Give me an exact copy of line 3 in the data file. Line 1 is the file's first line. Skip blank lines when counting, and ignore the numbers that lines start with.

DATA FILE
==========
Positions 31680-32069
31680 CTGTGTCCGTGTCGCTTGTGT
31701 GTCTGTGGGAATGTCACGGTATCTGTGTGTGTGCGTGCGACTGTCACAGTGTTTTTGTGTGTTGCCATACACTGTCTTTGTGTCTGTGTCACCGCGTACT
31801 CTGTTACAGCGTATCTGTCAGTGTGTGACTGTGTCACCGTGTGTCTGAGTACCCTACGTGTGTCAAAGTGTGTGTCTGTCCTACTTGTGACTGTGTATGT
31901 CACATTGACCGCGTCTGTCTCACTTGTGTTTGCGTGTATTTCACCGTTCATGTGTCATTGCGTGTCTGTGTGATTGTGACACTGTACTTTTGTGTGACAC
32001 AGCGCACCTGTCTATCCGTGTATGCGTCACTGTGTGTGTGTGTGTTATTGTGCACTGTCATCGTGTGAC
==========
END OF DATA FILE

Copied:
31701 GTCTGTGGGAATGTCACGGTATCTGTGTGTGTGCGTGCGACTGTCACAGTGTTTTTGTGTGTTGCCATACACTGTCTTTGTGTCTGTGTCACCGCGTACT